It's come to a point where if you have a small dog or cat in San Francisco, do not take their safety for granted.
"Keep your animals in," said Randy Buckland.
RELATED: SF supes address city's response to recent coyote attacks
He's still in shock after the loss of his dear cat, Hunk. Two nights ago, a coyote attacked on his back doorstep.
"I saw the coyote and the cat right out here in the middle," he said. "The cat was fighting still him."
The 6-year-old feline had a reputation as the nicest cat in the neighborhood.
The cat’s owners, Randy Buckland and Mark Ward are devastated. pic.twitter.com/VE1LqYjcE2— Wayne Freedman (@WayneFreedman) May 12, 2016
Buckland shared Hunk with his good friend, Mark Ward, who was barely consolable even Thursday, as he described chasing the coyote with the cat still in its jaws.
"So I ran after him, I ran after the coyote even knowing that I could be hurt at the same time, too, but I just wanted my animal back," he said through tears.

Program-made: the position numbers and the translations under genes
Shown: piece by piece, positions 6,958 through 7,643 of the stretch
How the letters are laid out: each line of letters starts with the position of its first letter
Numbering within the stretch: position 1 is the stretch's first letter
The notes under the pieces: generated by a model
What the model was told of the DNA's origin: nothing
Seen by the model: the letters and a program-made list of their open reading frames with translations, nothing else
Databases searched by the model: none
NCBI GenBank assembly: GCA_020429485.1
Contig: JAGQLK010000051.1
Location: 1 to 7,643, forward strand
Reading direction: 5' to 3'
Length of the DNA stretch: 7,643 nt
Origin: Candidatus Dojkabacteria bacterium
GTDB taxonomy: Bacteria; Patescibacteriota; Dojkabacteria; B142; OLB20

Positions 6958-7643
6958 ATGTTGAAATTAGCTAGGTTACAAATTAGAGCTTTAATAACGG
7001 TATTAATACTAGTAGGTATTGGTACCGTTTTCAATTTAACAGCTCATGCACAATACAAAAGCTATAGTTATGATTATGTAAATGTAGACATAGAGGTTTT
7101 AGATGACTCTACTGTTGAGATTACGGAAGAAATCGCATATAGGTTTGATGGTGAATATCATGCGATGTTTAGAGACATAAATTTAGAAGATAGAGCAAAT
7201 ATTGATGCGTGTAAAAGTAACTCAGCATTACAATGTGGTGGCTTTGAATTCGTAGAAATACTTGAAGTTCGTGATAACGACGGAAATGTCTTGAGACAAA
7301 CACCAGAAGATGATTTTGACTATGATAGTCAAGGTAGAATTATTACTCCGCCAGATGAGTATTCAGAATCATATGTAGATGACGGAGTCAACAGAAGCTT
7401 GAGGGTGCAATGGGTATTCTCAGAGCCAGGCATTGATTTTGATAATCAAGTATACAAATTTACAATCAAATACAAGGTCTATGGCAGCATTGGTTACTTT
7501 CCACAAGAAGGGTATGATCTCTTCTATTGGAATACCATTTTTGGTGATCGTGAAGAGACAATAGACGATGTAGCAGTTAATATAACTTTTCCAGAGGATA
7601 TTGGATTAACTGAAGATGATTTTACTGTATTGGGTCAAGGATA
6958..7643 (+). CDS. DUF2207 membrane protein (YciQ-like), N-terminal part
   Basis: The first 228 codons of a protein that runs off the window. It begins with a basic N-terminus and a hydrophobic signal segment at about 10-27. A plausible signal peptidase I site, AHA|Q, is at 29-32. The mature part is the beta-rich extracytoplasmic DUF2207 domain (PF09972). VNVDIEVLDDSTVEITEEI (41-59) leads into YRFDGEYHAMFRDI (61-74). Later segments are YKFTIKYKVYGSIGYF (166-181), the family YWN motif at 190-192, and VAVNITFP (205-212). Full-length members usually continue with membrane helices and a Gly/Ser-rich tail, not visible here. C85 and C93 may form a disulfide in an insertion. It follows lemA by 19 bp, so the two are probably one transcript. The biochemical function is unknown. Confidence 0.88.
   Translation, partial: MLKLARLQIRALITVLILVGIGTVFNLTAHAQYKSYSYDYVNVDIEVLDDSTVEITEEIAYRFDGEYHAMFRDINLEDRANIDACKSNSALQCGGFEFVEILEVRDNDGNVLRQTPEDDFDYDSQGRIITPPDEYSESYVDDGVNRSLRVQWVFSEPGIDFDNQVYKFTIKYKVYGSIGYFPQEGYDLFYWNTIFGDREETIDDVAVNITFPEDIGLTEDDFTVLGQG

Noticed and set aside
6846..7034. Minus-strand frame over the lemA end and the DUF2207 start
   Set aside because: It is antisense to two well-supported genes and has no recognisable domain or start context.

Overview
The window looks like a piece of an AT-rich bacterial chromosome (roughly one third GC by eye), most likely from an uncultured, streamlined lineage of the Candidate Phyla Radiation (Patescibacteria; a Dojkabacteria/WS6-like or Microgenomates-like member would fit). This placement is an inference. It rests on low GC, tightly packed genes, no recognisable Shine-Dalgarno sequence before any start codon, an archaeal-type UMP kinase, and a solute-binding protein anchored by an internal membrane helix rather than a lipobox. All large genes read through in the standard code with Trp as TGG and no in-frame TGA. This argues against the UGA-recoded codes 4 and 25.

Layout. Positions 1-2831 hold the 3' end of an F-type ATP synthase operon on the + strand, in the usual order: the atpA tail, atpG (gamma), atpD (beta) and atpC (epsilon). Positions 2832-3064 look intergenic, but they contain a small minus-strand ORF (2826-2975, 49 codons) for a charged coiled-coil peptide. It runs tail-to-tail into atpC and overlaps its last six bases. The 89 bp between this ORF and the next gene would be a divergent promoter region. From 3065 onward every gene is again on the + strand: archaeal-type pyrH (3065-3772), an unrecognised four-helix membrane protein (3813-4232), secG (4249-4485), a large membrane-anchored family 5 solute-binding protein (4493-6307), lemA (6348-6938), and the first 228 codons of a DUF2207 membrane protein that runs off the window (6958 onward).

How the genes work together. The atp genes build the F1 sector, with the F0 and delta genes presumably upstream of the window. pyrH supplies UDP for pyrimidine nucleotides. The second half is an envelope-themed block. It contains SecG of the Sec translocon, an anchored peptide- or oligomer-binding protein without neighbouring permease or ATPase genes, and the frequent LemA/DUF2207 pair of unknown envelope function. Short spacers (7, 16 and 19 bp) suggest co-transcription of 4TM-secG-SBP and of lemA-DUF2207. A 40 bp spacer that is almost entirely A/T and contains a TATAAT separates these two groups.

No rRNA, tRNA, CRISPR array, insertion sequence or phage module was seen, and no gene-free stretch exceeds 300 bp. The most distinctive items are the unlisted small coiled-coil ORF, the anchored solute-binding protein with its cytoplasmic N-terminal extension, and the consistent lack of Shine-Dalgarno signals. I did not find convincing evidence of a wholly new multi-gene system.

Their story is the latest in what has become an ongoing urban narrative about coyotes.
There have been more than 70 sightings this year alone, which is the most on record.
RELATED: Dog owners' concern grows after series of coyote attacks at SF's Stern Grove
There were so many that last March San Francisco's Board of Supervisors held a hearing while looking for solutions to the problem.
"What will it take, two years, three years?" asked San Francisco resident Jeff Marchi. "How many are they breeding a year?"
It has become a very real threat to San Francisco pet owners who do say they're aware of what's happening, but seeing and losing is believing.
"You have kids here in this community," said Ward. "So hello, figure something out. Yeah I do think it's a problem."
As the afternoon ended, Buckland and Ward went looking through a pet cemetery in search of a place to memorialize Hunk.